For more history about the Michillinda Beach Resort, see Dave Alexander, “Michillinda Lodge traces its history back to between Muskegon County’s lumber and industrial eras“, MLive, December 3, 2012.
I was humbled this week to host a ceremony honoring Congressional Gold Medal recipient Dick Thelen, a survivor of the USS Indianapolis disaster.
The story of the USS Indianapolis is a distinctively tragic one. On July 30, 1945, a Japanese submarine torpedo struck the USS Indianapolis, sinking it within 12 minutes. Of the 1,195 sailors that served on the ship, 900 initially survived its sinking. Mr. Thelen, just 18 years old at the time, survived in shark-infested waters for nearly five days before he was rescued. He was one of just 317 who ultimately lived to return home.
Mr. Thelen, along with his family, were honored on this day by Congresswoman Elissa Slotkin. Also joining the event were members of VFW Post 701; Lansing Mayor Andy Schor; State Reps. Sarah Anthony, Kara Hope and Angela Witwer; and Zaneta Adams, director of the Michigan Veterans Affairs Agency. Click here to watch the video and read the article from the Lansing State Journal.
Dozens of Michiganders served on the USS Indianapolis, as the state of Michigan was the third highest represented home state within the crew. Today, Mr. Thelen is but one of only 11 remaining USS Indianapolis survivors in the country, and Mr. Thelen is the only survivor living in Michigan. Before the ceremony, I had a chance to speak with him, and he told me he stayed alive during those harrowing five days by thinking of his father and his promise to him to return home safely.
The bravery and selflessness Mr. Thelen showed nearly 75 years ago inspire me and reflect the values that we all should aspire to uphold. In recognition of his heroism and service to our country, we presented him with a Congressional Record Statement and a flag flown over the U.S. Capitol. At the ceremony, Lansing Mayor Schor declared December 2nd Richard Thelen Day.
Member of Congress
Dick Thelan YouTube Interview, October 4, 2012
USS Indianapolis : Dick Thelen, April 5, 2016.
POST MARK COLLECTORS CLUB – POST OFFICE PHOTOGRAPH COLLECTION
Post Office: Climax, MI 49034 (Kalamazoo County)
Date of Photo: circa 1896
Contributor: Paul E. Petosky, Postmarks from the Past
The first Rural Free Delivery mail service in Michigan was started in Climax in December, 1896. Two postmen, Lewis Clark and Willis Lawrence, Judge Eldred’s great-grandson, set out on their routes, one by horse and buggy and the other on a bicycle. The first RFD routes were around 25-30 miles long, and were based upon what a man with a horse and buggy could travel on unpaved rural country roads during a workday back then. The pay was only $45 a month, and the carrier had to provide his own horse, buggy, feed and water.
The Eckford post office southwest of Albion had the distinction of having the first rural routes in Calhoun County, and the second in the state of Michigan. The service was instituted on July 5, 1899 on an experimental basis that became permanent, and served as a model and inspiration for RFD in other post offices, including Albion.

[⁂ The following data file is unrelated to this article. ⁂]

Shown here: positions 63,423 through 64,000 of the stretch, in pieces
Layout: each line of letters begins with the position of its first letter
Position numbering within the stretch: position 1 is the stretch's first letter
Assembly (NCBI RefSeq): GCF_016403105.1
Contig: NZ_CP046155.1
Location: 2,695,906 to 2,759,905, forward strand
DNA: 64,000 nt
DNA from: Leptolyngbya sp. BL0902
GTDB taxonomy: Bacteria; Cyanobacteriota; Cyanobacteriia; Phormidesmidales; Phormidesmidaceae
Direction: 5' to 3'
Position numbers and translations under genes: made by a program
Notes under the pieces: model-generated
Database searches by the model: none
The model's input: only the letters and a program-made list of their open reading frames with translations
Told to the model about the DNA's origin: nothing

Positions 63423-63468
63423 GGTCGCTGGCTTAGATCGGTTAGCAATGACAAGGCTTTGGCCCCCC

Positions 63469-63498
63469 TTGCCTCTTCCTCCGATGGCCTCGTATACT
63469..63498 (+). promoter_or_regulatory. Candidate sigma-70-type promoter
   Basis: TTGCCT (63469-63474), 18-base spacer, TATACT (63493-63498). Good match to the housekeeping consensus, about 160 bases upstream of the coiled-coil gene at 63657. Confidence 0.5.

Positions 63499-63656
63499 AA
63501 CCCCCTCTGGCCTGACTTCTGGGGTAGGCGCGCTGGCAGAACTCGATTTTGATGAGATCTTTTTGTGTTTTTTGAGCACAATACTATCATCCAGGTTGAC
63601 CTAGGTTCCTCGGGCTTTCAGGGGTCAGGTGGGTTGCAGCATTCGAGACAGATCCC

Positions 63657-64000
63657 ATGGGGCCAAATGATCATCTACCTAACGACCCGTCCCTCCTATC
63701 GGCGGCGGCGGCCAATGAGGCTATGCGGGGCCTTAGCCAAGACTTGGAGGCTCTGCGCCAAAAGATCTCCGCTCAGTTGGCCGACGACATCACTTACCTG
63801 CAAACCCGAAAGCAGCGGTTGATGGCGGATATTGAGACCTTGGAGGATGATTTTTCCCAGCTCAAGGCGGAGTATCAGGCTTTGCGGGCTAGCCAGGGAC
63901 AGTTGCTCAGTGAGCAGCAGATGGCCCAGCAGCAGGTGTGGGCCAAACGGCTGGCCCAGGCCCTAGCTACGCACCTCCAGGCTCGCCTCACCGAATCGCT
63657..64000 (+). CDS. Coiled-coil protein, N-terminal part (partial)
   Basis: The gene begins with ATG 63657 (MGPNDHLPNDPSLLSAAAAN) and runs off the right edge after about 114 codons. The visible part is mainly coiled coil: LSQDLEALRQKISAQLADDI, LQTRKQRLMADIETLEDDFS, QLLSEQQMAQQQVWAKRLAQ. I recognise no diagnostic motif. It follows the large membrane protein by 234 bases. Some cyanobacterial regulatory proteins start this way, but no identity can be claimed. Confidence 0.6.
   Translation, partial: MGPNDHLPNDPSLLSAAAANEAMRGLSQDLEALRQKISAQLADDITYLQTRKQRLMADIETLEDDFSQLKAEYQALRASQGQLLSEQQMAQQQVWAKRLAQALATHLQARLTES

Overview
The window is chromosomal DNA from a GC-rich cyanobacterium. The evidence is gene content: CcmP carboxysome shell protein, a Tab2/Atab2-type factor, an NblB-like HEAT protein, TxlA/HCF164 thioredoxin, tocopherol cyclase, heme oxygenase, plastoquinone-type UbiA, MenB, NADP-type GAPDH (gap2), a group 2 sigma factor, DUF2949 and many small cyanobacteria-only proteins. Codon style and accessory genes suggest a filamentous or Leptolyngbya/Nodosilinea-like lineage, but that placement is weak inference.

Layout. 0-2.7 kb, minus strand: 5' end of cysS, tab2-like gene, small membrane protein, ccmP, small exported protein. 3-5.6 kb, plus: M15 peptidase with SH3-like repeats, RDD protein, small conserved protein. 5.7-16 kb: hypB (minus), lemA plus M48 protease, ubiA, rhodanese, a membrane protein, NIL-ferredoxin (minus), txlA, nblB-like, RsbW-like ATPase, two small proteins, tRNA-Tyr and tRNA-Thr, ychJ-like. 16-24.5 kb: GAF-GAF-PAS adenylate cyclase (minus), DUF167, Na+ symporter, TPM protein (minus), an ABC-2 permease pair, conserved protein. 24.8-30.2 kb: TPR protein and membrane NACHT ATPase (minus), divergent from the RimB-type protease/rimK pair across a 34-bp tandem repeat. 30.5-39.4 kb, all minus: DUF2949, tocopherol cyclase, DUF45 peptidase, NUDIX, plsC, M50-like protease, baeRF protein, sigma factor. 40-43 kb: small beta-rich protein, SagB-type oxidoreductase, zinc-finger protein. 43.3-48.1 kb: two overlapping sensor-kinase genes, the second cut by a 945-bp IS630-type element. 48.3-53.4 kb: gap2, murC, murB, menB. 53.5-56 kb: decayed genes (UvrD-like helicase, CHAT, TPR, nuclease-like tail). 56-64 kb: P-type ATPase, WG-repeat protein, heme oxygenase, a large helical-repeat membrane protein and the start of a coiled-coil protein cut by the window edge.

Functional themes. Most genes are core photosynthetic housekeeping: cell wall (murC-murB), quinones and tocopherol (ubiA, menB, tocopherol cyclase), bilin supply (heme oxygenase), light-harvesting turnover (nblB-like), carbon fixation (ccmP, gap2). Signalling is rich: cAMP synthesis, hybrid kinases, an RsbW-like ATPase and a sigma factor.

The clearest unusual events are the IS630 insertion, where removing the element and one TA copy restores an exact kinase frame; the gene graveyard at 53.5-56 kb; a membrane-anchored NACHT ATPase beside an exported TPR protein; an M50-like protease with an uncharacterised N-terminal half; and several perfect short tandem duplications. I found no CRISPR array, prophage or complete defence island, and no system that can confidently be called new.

Climax Local History courtesy of the Kalamazoo Public Library
Despite the collapse of the U.S. stock market, the Ford Motor Company raised the pay of its employees from $5 to $7 a day on this day.
Source : Detroit Historical Society.
After signing a bill into law today that creates Cesar Chavez Day in Michigan, Gov. Jennifer Granholm said “it takes courage” to stand up and say that people should not be discriminated against. Courage was a word she used earlier in the morning to describe Chavez, the well-known Hispanic labor rights leader.
The governor was at the Cristo Rey Community Center in Lansing this morning to sign SB 352, sponsored by Sen. Buzz Thomas (D-Detroit), a bill that establishes March 31 as Cesar Chavez Day. The bill does not create a state holiday. The bill encourages folks to remember Chavez for his fight for reasonable wages, decent housing and the outlawing of child labor.
“Cesar Chavez is not only a hero to the Hispanic community but to all people who labor and dream for peace, social justice, and dignity,” Thomas said. “This legislation is long overdue. Cesar E. Chavez’s legacy has touched us all, and this fitting recognition will continue to inform future generations of his accomplishments.”
To speed the bill’s passage through the Legislature, days remembering the great work of Ford Motor Company Henry Ford (July 30) and former President Gerald R. Ford (July 14) were added to the bill during its movement through the legislative process. Thomas said the addition of a day for the former president was somewhat of a coincidence in that his grandfather played football at the University of Michigan with Gerald R. Ford.
House Minority Leader Dianne Byrum (D-Onondaga), Rep. Michael Murphy (D-Lansing) and Sen. Valde Garcia (R-Howell) joined Thomas at the bill signing
Source: MIRS Capitol Capsule, Wed., December 3, 2003. Note: MIRS News is available to the MSU Community and other subscribers.